There are a number of arrow games. The collections contain two sets. One bow (Fig. 1 lb) has a peculiar decoration on the back, produced by cutting away portions of the bark. The other bow (Fig. 11a) is of similar form but plain. The arrows are in seta of six, of plain feathered shafts, about 75 cm. long and slightly sharpened. One arrow with the carved bow has a peculiar head (Fig. 11b). There are also two grass targets as in Fig. 11a.

One simple game is opened by a player an arrow into a bank of earth which in turn becomes the target for all. The one placing an arrow nearest the target arrow wins all the arrows shot in the round. In a more complicated game one arrow is set up beside a bank and used as a target as in the preceding. The boy making the best shot gathers up all the arrows at the target and shoots them at the grass target (Fig. 11). Each arrow striking this target is his, otherwise they revert to their owners. The grass target must be held in the hand grasping the belly of the bow and the arrow. By a swing of the arms it is tossed forward and upward and must be hit while in the air to win.[3]

Another game spoken of as the sliding arrows was in favor. No bow was used, the so-called arrows being but straight slender sticks about 80 cm. long, neither sharpened nor feathered. The set in the collection contains 39 sticks, 28 of which are plain, 4 burned black at one end and 7 decorated with a spiral burned band. We have no information as to the significance of these divisions. In the game the players take an equal number of sticks. They are thrown by hand, poising them on a small heap of earth. The player throwing the greatest distance takes all the sticks thrown. As in other games, the play continues until one has all the sticks. The casting of wooden darts, or arrows, is another boys’ game of the same general type. The set of darts in the collection contains twelve willow sticks about a meter long and 1.8 cm. in diameter. Each stick is sharpened at one end and split into quarters at the other. Fig. 12. These darts are usually decorated and to some are attached tufts of horsehair.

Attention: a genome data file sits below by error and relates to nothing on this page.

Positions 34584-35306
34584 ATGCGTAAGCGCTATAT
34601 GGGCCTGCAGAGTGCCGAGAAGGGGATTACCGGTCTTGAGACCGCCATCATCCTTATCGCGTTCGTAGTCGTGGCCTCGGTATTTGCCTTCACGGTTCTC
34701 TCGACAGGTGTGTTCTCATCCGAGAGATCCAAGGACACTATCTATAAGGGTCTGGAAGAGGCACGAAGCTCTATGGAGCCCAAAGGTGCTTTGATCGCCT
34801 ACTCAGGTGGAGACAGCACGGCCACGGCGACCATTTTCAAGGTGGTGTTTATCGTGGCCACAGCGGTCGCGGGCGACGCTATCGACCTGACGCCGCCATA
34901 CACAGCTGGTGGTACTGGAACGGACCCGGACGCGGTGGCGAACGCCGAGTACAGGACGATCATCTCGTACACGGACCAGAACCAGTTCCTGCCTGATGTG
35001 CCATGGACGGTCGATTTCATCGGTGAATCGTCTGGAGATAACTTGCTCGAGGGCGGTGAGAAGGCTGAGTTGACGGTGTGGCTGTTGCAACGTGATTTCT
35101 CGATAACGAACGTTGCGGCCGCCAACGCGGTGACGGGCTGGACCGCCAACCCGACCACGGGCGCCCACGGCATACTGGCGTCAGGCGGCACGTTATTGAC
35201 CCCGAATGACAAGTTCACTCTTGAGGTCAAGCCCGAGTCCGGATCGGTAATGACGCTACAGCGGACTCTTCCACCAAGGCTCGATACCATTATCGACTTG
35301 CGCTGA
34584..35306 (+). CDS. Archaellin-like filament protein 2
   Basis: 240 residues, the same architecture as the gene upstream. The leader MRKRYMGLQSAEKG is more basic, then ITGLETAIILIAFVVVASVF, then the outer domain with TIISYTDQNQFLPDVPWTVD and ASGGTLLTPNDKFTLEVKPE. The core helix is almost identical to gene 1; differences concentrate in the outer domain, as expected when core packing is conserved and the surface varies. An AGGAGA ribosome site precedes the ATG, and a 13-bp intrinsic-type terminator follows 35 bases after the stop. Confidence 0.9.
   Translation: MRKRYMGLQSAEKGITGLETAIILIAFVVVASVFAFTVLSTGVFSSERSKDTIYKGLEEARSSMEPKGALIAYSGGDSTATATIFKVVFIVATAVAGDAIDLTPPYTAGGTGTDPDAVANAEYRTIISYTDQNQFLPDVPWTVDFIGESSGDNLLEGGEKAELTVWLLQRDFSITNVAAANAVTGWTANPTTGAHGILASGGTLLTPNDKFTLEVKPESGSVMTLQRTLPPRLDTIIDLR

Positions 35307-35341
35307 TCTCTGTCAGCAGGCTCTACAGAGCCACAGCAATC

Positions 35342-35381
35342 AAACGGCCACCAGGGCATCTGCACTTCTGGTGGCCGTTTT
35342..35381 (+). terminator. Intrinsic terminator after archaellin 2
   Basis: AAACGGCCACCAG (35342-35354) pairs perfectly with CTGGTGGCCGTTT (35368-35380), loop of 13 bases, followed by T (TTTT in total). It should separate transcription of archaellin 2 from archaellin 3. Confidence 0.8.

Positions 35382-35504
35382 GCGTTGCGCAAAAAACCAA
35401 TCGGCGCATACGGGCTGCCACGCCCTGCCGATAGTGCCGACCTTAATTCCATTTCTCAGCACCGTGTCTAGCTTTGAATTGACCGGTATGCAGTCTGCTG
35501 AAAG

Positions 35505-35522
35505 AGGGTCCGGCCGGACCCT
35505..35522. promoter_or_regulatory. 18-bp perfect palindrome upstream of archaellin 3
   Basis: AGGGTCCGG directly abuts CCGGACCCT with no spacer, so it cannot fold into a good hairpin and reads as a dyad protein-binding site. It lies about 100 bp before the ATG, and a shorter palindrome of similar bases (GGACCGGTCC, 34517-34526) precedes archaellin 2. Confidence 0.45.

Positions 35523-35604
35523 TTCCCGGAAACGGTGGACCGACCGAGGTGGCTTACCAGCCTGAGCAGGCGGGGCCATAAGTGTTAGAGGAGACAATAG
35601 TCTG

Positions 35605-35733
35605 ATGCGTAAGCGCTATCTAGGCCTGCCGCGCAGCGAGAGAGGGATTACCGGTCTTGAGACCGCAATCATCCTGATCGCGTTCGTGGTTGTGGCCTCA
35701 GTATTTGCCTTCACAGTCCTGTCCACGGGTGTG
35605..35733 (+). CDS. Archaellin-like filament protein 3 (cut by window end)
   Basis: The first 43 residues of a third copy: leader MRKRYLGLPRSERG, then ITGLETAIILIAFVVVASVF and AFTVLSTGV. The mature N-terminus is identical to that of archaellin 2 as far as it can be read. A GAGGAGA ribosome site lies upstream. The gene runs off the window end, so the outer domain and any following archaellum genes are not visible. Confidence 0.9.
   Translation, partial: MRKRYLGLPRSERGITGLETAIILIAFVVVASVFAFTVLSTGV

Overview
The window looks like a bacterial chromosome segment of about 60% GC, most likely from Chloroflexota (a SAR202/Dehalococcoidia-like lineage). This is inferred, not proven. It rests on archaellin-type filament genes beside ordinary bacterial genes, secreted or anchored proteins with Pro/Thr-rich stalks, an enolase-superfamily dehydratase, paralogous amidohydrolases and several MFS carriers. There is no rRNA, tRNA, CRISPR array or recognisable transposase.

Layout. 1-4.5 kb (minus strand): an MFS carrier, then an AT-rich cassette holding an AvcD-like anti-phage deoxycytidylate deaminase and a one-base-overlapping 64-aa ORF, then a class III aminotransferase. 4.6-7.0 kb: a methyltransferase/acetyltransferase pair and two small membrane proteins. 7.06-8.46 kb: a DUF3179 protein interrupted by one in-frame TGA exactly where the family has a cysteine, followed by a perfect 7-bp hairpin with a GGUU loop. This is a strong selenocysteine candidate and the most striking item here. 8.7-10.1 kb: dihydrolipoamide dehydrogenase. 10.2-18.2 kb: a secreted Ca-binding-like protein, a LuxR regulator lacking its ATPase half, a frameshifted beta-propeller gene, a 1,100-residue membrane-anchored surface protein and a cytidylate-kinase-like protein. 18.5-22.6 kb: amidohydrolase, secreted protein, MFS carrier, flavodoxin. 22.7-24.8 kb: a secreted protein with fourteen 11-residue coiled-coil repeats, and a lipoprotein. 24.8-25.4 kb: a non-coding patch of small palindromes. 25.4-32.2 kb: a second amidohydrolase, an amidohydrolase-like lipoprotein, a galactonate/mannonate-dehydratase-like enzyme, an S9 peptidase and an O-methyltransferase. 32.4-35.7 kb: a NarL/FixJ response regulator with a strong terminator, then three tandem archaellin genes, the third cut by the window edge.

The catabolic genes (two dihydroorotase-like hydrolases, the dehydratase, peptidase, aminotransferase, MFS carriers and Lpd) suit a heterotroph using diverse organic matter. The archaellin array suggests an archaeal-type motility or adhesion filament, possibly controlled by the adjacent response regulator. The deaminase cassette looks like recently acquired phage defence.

Blackfoot Wooden Dart
Blackfoot Wooden Dart

In the game the darts are thrown from the hand. First one is cast into a clump of bushes and the players in turn cast at it as a target. The last throw wins the darts. The use of the hair tufts was explained as an aid to the count; thus, if several darts fell about equally near the target dart, the one whose hair tuft touched it was declared the winner.

We secured vague accounts of another game in which arrows were shot at a bundle of arrows, the best shot taking the bundle.

Blackfoot Wheel Game
Blackfoot Wheel Game